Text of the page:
|Date of Issue
||August 12, 1994
|Perforation or Dimension
|Series Time Span
||Canadian Bank Note Company, Limited.
Stamp Values/Prices (Beta Mode*)
Mint - Never Hinged - Very Fine
Used - Very Fine
* Notes about these prices:
- They are currently in beta mode, meaning that they should not be relied upon yet as a source of truth and could change frequently. Please notify CPS if you come across values that do not make sense.
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- They are average prices and might not be fully accurate. The actual value of your stamp may be slightly above or below the listed value, depending on the overall condition of your stamp.
Two of Canada's "brightest lights" will be honoured on the 100th anniversary of their birth with a se tenant pair of stamps portraying World War I aviator Billy Bishop, and Quebec's first chansonnière Mary Travers, popularly known as "La Bolduc". Canada's top flying ace during Word War I, Billy Bishop had entered Royal Military College (RMC) in 1911, following his brother Worth (who had achieved the highest grades in the history of the school). But Billy proved a troublesome cadet - not inclined to military discipline. So when Canada entered the war, Billy Bishop left RMC to be commissioned a cavalry officer in the 9th Mississauga Horse. Bishop arrived in England in June, 1915 with the 7th Canadian Mounted Rifles. He soon grew weary of the rains and mud and decided flying would be an attractive alternative. He went to France in January, 1916 and spent four months in the "second seat", observing. Accepted for pilot training, he took his solo flight after 2½ hours of training and received his wings in December, 1916, on the eve of "Bloody April, 1917". Royal Flying Corps casualties that month were 238 men killed or missing and 105 wounded. Among them were 45 Canadians. Bishop and other young pilots without much experience entered this fray; they either mastered their aircraft quickly or died. Life expectancy was just three weeks! Pilots flew without parachutes or oxygen masks. Bishop disdained goggles, believing he could shoot better without them. "Shooting" meant firing a fixed, magazine-fed Lewis machine gun mounted on the top wing, just over the pilot's head. To Bishop "it was a battle of skill and wits, free from animosity of any kind, a game more than a war." Often engaging several enemy planes a day while flying alone, Bishop's most famous flight was his Victoria Cross-winning raid on a German airbase near Cambrai, France. He descended through a barrage of small arms fire, shot up three aircraft, and out of ammunition, evaded enemy air patrols, and successfully returned home in a scarred aircraft. Bishop returned to battle as a major in March 1918 after extended leave at home. In June 1918, he decided to have "one last look at war", and in just 15 minutes he scored his final five victories, bringing his total to 72. Many believe this to be the highest total in the RFC. Billy Bishop, wearing an officer's uniform of the Royal Flying Corps and a sheepskin-lined flying coat, is depicted in the left foreground while his single-seater Nieuport 17 appears in action in the background.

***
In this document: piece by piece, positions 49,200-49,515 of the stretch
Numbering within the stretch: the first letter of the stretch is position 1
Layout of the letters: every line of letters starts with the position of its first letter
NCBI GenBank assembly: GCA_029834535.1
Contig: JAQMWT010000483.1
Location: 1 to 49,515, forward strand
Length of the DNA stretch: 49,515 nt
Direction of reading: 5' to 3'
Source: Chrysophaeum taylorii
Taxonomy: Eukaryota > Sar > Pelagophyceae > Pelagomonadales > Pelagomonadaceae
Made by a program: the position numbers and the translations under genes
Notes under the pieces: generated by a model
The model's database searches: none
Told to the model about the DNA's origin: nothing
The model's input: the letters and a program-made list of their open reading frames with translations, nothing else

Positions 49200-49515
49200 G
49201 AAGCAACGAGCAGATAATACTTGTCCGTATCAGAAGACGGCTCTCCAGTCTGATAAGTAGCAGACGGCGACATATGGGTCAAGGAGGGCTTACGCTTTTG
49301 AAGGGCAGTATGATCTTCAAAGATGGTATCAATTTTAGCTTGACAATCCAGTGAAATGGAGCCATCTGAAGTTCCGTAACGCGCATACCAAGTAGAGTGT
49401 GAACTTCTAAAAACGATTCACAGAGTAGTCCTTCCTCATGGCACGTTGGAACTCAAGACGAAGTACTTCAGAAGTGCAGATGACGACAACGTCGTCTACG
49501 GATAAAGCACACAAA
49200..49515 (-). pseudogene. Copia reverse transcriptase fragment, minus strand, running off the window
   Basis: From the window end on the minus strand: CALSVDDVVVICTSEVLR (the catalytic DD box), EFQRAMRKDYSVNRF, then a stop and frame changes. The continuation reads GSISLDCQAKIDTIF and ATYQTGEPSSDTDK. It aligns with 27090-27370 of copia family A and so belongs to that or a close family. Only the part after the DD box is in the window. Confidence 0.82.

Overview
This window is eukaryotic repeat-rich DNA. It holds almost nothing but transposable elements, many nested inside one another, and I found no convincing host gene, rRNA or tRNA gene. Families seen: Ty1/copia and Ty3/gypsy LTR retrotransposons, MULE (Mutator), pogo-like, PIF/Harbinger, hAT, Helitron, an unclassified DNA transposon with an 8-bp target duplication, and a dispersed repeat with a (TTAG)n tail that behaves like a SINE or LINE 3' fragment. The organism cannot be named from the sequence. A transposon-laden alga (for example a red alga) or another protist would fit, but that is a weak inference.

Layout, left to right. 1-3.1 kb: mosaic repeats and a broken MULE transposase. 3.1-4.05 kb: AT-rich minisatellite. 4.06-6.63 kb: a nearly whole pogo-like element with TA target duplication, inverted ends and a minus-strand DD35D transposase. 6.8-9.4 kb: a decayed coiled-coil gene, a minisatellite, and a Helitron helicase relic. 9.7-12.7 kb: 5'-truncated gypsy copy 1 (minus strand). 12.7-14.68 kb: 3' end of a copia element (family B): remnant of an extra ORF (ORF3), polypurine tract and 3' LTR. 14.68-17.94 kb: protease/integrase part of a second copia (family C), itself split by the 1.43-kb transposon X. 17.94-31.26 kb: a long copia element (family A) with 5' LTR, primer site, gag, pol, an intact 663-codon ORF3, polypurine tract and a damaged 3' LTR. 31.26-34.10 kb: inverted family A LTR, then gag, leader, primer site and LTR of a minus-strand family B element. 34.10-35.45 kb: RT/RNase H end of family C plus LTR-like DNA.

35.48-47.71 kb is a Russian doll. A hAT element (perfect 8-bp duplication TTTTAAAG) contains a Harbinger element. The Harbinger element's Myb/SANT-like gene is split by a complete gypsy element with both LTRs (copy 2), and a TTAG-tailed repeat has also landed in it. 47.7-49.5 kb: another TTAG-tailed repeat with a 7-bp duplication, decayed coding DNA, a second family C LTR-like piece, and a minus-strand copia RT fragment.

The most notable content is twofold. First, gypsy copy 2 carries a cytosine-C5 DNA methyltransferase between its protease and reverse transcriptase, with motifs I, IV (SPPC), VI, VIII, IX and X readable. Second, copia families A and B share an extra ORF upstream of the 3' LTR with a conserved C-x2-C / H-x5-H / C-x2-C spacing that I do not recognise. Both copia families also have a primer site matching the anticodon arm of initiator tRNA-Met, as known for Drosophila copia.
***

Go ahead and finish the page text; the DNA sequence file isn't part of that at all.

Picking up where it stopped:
Designed by Pierre Fontaine.
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Canada Post Corporation. Canada's Stamps Details, Vol. 3, No. 4, 1994, p. 10-11.
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